In the past 40 years several US studies have shown that women suffer more sexual dysfunction than men. A named research entitled "The frequency of sexual dysfunction in normal couples" (1978), Frank E. specialists, C. Anderson and D. Rubinstein, established a prevalence of sexual problems in couples, 40% for males and 60% for women.
Other doctors like David Nathan, who during the eighties evaluated the frequency with which these complexities in couples present, placed the issue between 1 to 15% in men and from 1 to 35% in women.
HIGHEST NUMBER OF MEN dysfunctions
Meanwhile, in 1990, Carey MP IP Spector and found a prevalence of 4 to 10% of the population, and at the end of the decade, Laumann EO, Paik and RC A. Rosen set a precedence of 31% for men and 43% for women, according to the Guide to Good Clinical Practice in sexual dysfunctions the Ministry of Health of Spain, published in 2004.
For the psychologist and member of the Spanish organization Actio-Applied Psychology, Raquel De Laorden, these figures are far from the current. According to the specialist, "43% of women experience some sexual disorder, 35% of men."
However, many females still do not know this reality. Mistakenly believe that the malfunctioning of this type only affect the male population. As happened to Rosario Gomez, a 25-year-old who says Efe that after appoint some sexual dysfunction, was "unknown" and states that "thought that this problem only happens to men."
Words such as vaginismus, involuntary constriction of the muscles of women to attempt intercourse, or dyspareunia genitals, recurrent genital pain associated with sexual intercourse, are still alien to many women. "The lack of knowledge about such issues enables these disturbances occur," according to comments the medical and member of the Association of Specialists in Sexology, Ana Belen Romero.
However, in 2012 this women's issues resonated strongly in the media when it appeared a survey by the University of Chicago (USA) and was published in the Journal of the American Medical Association in 1999. The study concluded that the prevalence of sexual dysfunction is higher in the female population than the male, and specified that "43% of women being 18 and 59 have experienced some form of sexual dysfunction throughout their lives."
This survey, however, went further and managed to find out what kind of sexual disorders were more common in the female population. The result: 21% of women between 18 and 29 years claimed that he suffered any pain during intercourse, while 27% speak of "unpleasant" experiences.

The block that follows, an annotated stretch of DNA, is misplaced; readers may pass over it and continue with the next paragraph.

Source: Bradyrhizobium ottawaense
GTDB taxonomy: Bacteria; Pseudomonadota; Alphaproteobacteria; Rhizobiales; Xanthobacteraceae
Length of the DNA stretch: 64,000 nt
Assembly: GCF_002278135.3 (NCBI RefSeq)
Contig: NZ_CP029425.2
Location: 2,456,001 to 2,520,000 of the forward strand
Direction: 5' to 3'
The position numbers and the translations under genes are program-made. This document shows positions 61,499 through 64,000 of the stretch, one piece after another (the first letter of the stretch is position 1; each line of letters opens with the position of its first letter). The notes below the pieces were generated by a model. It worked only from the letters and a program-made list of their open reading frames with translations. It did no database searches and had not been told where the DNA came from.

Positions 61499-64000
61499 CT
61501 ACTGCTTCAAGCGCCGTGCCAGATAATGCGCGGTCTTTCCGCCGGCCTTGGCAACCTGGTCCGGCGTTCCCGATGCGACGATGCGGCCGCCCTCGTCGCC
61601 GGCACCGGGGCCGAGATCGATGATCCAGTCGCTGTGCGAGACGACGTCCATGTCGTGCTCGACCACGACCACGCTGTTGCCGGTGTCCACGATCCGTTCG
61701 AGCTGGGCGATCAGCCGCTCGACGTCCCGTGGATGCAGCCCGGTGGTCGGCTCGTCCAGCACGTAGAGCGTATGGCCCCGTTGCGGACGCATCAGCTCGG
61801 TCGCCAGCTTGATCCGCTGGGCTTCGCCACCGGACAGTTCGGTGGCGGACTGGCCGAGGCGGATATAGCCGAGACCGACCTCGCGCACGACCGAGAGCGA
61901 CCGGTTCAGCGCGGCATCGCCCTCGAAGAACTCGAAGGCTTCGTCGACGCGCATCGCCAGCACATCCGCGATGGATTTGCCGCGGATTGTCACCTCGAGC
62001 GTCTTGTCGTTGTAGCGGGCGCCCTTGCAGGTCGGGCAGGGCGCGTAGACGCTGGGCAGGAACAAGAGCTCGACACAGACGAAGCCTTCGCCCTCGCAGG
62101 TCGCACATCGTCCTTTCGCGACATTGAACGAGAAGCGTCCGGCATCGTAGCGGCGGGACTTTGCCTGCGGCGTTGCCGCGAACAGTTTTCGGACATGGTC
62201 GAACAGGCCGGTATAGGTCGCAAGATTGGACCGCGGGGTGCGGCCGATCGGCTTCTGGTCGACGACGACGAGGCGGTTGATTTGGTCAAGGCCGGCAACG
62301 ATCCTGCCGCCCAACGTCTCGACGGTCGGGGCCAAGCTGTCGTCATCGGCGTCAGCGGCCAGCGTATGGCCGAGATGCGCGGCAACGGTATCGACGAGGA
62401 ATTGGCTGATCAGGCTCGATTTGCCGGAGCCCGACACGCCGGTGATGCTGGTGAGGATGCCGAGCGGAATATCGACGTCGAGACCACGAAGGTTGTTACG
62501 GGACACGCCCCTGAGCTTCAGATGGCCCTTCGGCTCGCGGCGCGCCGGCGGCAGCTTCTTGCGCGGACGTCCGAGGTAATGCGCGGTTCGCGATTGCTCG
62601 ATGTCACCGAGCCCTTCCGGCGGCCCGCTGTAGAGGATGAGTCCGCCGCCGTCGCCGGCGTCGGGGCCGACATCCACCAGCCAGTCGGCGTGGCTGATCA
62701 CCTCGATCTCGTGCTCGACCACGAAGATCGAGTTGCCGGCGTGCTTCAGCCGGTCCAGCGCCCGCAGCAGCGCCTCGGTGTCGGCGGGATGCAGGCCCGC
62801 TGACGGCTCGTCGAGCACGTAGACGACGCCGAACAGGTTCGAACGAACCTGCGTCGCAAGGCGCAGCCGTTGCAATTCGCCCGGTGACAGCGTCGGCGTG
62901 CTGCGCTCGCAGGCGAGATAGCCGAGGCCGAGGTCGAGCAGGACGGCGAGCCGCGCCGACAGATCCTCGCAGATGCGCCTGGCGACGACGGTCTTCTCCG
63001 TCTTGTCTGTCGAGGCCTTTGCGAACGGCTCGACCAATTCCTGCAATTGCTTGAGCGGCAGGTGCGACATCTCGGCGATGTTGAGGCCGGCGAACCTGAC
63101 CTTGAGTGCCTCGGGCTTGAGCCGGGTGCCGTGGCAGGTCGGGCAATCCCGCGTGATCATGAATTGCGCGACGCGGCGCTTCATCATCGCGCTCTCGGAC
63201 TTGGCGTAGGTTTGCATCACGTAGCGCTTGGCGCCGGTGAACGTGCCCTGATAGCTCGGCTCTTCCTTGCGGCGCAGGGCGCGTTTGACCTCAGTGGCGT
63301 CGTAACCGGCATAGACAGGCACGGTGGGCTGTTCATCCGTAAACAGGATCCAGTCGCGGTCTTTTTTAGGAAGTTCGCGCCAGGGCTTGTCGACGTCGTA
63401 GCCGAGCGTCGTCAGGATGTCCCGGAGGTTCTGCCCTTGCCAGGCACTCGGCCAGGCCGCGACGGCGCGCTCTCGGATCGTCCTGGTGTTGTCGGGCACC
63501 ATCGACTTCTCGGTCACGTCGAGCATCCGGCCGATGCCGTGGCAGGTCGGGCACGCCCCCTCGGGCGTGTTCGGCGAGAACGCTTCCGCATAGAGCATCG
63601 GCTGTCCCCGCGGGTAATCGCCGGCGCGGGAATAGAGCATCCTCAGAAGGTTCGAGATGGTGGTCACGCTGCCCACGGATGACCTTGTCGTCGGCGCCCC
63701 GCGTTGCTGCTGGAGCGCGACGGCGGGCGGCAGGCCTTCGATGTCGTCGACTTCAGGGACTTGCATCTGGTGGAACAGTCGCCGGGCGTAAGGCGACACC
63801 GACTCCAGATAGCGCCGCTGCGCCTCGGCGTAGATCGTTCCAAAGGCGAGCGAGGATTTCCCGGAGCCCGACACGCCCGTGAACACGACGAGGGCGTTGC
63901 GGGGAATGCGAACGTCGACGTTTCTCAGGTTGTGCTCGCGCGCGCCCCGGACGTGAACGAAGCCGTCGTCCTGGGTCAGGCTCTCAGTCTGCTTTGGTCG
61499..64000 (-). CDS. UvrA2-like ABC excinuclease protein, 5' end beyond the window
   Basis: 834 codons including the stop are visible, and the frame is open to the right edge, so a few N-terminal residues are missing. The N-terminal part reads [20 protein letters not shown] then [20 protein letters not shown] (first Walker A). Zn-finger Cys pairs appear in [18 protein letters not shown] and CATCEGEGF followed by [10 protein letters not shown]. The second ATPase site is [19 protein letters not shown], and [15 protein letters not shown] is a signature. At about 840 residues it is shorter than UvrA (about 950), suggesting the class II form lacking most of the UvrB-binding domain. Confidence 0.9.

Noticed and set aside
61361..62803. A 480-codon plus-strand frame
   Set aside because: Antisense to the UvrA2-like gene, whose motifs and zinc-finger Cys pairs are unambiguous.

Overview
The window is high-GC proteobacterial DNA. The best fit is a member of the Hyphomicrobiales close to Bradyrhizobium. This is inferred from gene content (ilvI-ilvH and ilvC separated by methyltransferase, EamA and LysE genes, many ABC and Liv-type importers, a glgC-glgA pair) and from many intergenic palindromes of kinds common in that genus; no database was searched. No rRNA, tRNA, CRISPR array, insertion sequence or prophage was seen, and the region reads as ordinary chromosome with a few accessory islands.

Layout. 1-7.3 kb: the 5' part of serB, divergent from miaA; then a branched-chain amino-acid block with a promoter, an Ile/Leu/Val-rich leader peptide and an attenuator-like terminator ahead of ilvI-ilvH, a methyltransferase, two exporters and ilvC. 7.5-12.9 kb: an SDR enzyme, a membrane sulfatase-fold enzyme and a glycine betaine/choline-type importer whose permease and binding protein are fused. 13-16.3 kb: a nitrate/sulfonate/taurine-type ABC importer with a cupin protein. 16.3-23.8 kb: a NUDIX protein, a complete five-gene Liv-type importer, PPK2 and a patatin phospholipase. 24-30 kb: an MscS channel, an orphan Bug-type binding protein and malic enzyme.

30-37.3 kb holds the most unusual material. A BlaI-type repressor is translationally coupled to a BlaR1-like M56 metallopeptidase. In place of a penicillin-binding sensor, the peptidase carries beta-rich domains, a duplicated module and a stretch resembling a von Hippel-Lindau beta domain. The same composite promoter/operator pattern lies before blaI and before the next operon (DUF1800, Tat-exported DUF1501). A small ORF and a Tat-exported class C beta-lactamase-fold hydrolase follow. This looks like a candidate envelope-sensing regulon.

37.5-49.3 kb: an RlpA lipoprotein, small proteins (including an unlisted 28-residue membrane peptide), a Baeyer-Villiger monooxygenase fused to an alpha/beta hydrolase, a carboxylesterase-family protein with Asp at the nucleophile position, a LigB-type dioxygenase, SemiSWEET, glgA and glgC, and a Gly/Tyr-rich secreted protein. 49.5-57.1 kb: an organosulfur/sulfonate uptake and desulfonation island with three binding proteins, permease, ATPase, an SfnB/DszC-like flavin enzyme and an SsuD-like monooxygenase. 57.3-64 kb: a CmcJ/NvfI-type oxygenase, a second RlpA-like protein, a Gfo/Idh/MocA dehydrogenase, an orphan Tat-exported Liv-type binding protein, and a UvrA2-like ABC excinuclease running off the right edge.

In this vein, the Department of Urology and Psychiatry at the University of California (USA), said "nearly 40% of women have never sought treatment or assistance" to these problems.
DISCLAIMER YOUR BODY
Why the female population continues hiding this kind of dysfunction when it is established that sexual health is an integral part of human life ?.
For example, there is a scene from the American TV series "Orange Is the New Black", illustrating the reason for this difficulty. In the middle of a conversation, one of the prison realizes how little he knows his genitals. You do not know your true appearance, or how they work, which leads her to investigate her private parts with the help of a mirror.
Here, if it is part of the fiction, it is more common than it seems. Of Laorden notes that "many women are unaware of their own body and genitals, specifically the function of the clitoris."
What, then, young women who have never had sex out of fear or misinformation? Or with those who do not yet have adequate sex education and also tend to associate this practice with guilt? Are they more likely to have a sexual disorder related to pain ?.
For medical and sexual health specialist Ana Belen Romero, "these disorders are related to the psychological aspect and can arise even during the first sexual relations."
These problems are due to factors such as fear of intimacy, coupled with the fear of rejection by the couple, inadequate education and the association of sex with immorality or guilt, and the role of women in sex, where it prevails the idea of satisfying the man, according to Efe De Laorden. Romero insists that such ideas still "weigh heavily on our culture and should be demystified." It draws attention, for example, on the design of female masturbation. He says, "is still a complete taboo in our society."
Against this, the psychologist and sexologist Cristina Martínez, adviser to the Spanish Association for Sexual Health, notes that "women, unlike men, do not dare to live naturally masturbation and that creates a great lack of their sexuality ".
Martinez also said that "women usually are used to be the man who discovers his own pleasure without having to herself and this is because many have never explored their genital area, which generates an occult or biggest taboo in women than in men. "
In sum, according to Romero, "to avoid sexual problems women should be in the hands of an expert to help you resolve these dysfunctions and, once found together where the problem is, your sex life may favor the auto-eroticism".
This, in short, "allows you to discard fears, taboos and shame, because the knowledge base of the female body is also essential to avoid sexual disorder.
It is true that if a woman does not even know his anatomy, if you do not know what their hot spots, or what touch can make you orgasm, can hardly talk to your partner and know what you really like, "says Romero.